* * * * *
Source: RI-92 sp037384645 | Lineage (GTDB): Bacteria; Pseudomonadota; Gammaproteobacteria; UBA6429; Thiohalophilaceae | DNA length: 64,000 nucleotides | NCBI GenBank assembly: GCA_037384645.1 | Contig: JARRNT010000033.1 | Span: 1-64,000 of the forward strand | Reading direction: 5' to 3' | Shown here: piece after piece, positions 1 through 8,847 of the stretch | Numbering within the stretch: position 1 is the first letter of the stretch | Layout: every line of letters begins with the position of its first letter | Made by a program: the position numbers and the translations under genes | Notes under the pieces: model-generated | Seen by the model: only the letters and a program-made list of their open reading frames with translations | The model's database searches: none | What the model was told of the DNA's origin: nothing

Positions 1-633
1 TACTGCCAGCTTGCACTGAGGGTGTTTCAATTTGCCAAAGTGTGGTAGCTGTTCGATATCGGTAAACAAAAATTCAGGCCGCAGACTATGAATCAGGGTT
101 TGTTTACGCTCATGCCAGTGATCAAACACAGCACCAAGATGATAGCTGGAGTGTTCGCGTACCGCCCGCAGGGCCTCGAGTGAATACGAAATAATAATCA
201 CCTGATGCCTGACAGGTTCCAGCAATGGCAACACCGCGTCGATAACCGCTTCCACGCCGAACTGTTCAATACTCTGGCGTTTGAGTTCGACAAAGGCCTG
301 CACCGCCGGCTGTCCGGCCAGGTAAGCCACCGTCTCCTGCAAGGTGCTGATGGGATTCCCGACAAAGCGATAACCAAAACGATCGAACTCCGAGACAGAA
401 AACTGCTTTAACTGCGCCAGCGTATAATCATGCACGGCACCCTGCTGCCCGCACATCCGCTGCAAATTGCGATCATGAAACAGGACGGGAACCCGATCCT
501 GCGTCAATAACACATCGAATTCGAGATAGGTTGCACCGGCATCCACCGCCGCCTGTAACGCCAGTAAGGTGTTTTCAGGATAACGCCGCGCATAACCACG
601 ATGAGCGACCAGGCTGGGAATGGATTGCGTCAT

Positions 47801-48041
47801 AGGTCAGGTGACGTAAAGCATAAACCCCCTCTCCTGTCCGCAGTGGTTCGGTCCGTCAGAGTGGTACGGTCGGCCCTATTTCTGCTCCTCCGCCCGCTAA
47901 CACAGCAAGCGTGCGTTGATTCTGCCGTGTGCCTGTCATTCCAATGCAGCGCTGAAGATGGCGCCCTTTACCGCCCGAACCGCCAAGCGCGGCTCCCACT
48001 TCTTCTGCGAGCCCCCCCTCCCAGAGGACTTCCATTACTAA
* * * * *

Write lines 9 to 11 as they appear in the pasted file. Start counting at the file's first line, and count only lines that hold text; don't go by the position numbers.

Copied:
601 ATGAGCGACCAGGCTGGGAATGGATTGCGTCAT

Positions 47801-48041
47801 AGGTCAGGTGACGTAAAGCATAAACCCCCTCTCCTGTCCGCAGTGGTTCGGTCCGTCAGAGTGGTACGGTCGGCCCTATTTCTGCTCCTCCGCCCGCTAA